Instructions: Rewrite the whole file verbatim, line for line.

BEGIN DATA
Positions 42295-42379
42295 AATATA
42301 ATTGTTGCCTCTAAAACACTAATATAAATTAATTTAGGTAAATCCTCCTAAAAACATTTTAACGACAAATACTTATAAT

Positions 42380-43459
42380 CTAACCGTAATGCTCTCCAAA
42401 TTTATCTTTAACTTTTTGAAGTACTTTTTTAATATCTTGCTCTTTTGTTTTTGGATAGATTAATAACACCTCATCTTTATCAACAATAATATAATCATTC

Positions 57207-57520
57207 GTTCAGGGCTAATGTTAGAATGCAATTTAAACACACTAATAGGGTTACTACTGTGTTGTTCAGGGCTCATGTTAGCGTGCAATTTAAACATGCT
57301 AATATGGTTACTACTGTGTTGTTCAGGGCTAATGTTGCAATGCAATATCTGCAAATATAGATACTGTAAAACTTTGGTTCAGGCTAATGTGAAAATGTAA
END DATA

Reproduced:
Positions 42295-42379
42295 AATATA
42301 ATTGTTGCCTCTAAAACACTAATATAAATTAATTTAGGTAAATCCTCCTAAAAACATTTTAACGACAAATACTTATAAT

Positions 42380-43459
42380 CTAACCGTAATGCTCTCCAAA
42401 TTTATCTTTAACTTTTTGAAGTACTTTTTTAATATCTTGCTCTTTTGTTTTTGGATAGATTAATAACACCTCATCTTTATCAACAATAATATAATCATTC

Positions 57207-57520
57207 GTTCAGGGCTAATGTTAGAATGCAATTTAAACACACTAATAGGGTTACTACTGTGTTGTTCAGGGCTCATGTTAGCGTGCAATTTAAACATGCT
57301 AATATGGTTACTACTGTGTTGTTCAGGGCTAATGTTGCAATGCAATATCTGCAAATATAGATACTGTAAAACTTTGGTTCAGGCTAATGTGAAAATGTAA